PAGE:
A former CIA operative is in hot water over tweeting an article, purporting to catalogue powerful Jewish influence over American foreign policy. Despite this, she will still appear at Smith College next month, to lecture on the topic of “Social Media and U.S. Foreign Policy.”
Valerie Plame Wilson has been invited by Kahn Liberal Arts Institute of the Massachusetts women’s college to speak on December 11th to a crowd of 400.
The event was announced in the fall edition of the Kahn Chronicle, where she was described as one of the “two preeminent speakers” who would be participating in a year-long multidisciplinary program considering war. The other speaker was Claire Finkelstein, the director of the Center for Ethics and the Rule of Law at the University of Pennsylvania Law School.
“Occasional visits by outside experts around the world are essential components of Kahn Institute long-term projects,” wrote the Chronicle, in its event announcement.
James Kirchick, who is a visiting fellow at Brookings Institution, compared the Plame invitation to Smith hosting theoretical events featuring “Harvey Weinstein on gender equality, Richard Spencer on American race relations, and Donald Trump on Social Media and U.S. Foreign Policy,” in his column at the online magazine called, the Tablet.
Plame Wilson’s Twitter account has been silent since September 24th, when she had apologized for sharing a potentially inflammatory article, “America’s Jews Are Driving America’s Wars,” which catalogues a list of prominent Jews, who have all aggressively pushed for an ultra-hawkish foreign policy – such as the quagmire of the Iraq war.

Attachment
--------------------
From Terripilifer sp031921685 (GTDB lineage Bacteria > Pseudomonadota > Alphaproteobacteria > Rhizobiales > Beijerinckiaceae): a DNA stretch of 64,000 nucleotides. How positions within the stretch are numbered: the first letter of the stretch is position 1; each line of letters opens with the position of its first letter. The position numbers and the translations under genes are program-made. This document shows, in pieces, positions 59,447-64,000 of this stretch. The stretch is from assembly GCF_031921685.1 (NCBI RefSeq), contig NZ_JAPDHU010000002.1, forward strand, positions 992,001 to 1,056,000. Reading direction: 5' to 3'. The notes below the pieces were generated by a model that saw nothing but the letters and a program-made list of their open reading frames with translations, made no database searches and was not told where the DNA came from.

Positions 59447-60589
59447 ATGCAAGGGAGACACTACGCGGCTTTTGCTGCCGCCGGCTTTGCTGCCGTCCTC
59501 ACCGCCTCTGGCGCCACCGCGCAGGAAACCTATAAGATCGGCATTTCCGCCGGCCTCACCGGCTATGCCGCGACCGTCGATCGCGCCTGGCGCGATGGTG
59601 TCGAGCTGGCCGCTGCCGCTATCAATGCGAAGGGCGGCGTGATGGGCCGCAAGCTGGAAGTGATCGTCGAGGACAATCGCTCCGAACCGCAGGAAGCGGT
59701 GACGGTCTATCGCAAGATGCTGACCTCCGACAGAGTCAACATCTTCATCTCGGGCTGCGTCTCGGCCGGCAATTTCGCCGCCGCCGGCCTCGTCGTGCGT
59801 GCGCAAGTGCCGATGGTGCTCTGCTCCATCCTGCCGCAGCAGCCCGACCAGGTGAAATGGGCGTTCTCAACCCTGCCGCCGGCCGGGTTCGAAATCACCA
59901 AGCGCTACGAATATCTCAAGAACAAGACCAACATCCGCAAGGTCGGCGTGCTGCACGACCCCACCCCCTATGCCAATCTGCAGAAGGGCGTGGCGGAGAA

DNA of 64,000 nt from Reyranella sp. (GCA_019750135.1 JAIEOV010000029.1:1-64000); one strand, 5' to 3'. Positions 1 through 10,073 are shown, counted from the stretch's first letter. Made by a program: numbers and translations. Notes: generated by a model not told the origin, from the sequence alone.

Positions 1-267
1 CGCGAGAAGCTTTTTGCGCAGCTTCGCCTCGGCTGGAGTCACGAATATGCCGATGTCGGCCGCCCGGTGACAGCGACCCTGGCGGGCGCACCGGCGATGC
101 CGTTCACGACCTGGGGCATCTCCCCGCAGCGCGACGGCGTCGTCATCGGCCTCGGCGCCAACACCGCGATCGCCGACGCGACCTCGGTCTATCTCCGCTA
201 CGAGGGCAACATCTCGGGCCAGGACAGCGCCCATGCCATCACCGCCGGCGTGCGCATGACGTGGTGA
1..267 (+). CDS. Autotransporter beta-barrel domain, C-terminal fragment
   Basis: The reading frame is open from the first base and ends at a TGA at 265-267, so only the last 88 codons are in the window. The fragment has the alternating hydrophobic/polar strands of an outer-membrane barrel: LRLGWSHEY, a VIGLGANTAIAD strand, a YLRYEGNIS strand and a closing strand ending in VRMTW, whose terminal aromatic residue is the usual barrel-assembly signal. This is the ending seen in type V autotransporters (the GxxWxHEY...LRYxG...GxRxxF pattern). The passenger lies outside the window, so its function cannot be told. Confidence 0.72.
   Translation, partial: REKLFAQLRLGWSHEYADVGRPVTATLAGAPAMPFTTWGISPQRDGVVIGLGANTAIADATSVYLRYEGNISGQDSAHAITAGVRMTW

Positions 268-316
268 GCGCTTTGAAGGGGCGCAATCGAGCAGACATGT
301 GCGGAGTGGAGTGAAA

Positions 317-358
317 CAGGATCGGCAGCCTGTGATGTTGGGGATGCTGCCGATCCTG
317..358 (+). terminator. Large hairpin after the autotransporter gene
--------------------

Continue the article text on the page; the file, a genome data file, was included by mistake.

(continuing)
Plame Wilson described the article as “provocative, but thoughtful,” but as it became clear that such a topic was deemed unacceptable to discuss, she admitted that she “messed up” and had only “skimmed this piece.”
The fallout from the sharing of a single article is still being felt, as Wilson had to resign from the board of Ploughshares Fund, a nonprofit that promotes nuclear disarmament, as a result of this incident.
She is still listed as a “movement leader” for Global Zero, another anti-nuclear proliferation organization.
Her position on the advisory board of the Penn State School of International Affairs appears to have ended before her controversial social media activities.
In August, she had launched a much-hyped campaign to buy Twitter and ban the president from the platform, though the operation seems to have stalled.
The ‘Go Fund Me’ page for this campaign reports $89,365 raised of its $1 billion goal, and notably, Plame herself appears to have donated no money at all.
The Smith College lecture would reportedly also feature Paul Musgrave, an assistant professor of political science at the University of Massachusetts, though the official Smith calendar only mentions Plame Wilson.
Plame was outed as the CIA official in the year 2003, which had led to the trial and conviction of Bush aide Scooter Libby.
Smith and Kahn Institute officials have not addressed the controversy surrounding Wilson.